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NASA captured first-of-their-kind images of Venus that are stunning

Published Feb 15th, 2022 7:04PM EST
Image: NASA/Johns Hopkins APL/Naval Research Laboratory/Guillermo Stenborg and Brendan Gallagher

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NASA designed the Parker Solar Probe to study the sun. However, the spacecraft has also managed to capture a series of first-of-their-kind images of Venus. The images feature the surface of Venus in visible light. A first for NASA. Parker captured the photos using its Wide-Field Imager (WISPR). The images were snapped during two gravity-assisted flybys in July 2020 and February 2021.

New images of Venus are a first for NASA

What’s most remarkable about the images is that this is the first time we’ve seen the surface from space without the use of radar beams. Back in the 1990s, NASA’s Magellan mission probed the planet. The agency used radar beams to create the first global maps of the planet. Later, JAXA’s Akatsuki spacecraft made it through the cover using infrared images. The Soviet Venera landers managed to transfer some images of the surface in visible light in the 70s, but this is the first time we’ve managed to capture new images of the planet’s surface in visible light.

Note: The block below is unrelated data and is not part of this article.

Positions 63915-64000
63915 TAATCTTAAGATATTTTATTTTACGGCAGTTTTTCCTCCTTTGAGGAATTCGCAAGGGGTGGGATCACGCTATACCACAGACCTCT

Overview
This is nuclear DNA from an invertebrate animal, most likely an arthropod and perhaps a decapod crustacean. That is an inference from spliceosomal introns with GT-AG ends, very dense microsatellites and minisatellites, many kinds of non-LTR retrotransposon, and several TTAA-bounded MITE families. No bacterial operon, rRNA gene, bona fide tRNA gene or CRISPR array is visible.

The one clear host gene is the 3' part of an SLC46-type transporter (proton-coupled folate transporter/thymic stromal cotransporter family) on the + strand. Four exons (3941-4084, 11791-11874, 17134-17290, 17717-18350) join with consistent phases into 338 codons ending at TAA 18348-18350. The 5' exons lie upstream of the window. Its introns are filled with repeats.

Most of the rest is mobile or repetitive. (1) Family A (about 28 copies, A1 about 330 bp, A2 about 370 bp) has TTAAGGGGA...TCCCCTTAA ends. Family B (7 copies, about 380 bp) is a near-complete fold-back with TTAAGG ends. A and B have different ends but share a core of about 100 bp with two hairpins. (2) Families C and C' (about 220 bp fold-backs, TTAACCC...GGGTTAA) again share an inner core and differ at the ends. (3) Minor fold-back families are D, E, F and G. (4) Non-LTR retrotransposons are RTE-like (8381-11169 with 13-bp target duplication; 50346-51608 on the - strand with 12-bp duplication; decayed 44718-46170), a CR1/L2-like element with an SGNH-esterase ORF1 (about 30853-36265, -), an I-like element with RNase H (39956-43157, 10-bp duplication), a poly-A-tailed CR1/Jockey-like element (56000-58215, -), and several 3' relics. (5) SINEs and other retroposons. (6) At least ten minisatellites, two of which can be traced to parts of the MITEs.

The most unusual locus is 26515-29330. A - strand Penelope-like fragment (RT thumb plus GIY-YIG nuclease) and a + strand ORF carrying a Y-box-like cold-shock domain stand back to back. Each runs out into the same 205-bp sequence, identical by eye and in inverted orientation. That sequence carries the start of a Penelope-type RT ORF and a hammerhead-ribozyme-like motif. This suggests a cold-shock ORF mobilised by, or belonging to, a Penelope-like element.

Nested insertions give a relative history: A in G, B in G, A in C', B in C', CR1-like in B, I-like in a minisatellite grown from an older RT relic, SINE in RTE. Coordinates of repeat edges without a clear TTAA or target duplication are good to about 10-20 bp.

Grabbing these images of Venus wasn’t originally part of the plan. After all, the Parker Solar Probe was built to study the Sun. However, part of the journey to the Sun was using Venus’ gravity to slingshot the probe closer to our star. During that maneuver, NASA decided to capture images of the planet, too.

“The objective was to measure the speed of the clouds,” WISPR project scientist Angelos Vourlidas shared in a statement from NASA. Vourlidas co-authored a new study on the findings. Instead, the images showed the surface of the planet.

When it came time for the fourth flyby in 2021, NASA decided to try to grab even better images of Venus. At this point, Parker was able to capture the full night side. In that darkness, it was able to see the red light from the surface through the clouds. Because there wasn’t sunlight to block the view, Parker captured the full brightness of the superheated surface of the planet.

What’s next for Parker?

Image source: NASA’s Goddard Space Flight Center

The capture of these images of Venus is exceptional. However, Parker’s primary mission is still to capture data about the Sun. Since these images were captured, it has been doing just that. Last year it managed to breach the outer atmosphere of the Sun. Effectively touching the Sun for the first time. It will continue to run missions to learn more about the star at the center of our galaxy, too.

As for the images that Parker captured, well scientists will use those to learn more about Venus. This is the first time we’ve seen the surface features of the planet in the visible light range. It’s a huge accomplishment. NASA says that the images of Venus can help scientists learn more about the geology and mineral make-up of Venus. Because the planet is so hot, they can use the different heat wavelengths to determine what the features are made of. It could also help scientists understand a bit more about Venus’ evolution.

Josh Hawkins has been writing for over a decade, covering science, gaming, and tech culture. He also is a top-rated product reviewer with experience in extensively researched product comparisons, headphones, and gaming devices.

Whenever he isn’t busy writing about tech or gadgets, he can usually be found enjoying a new world in a video game, or tinkering with something on his computer.

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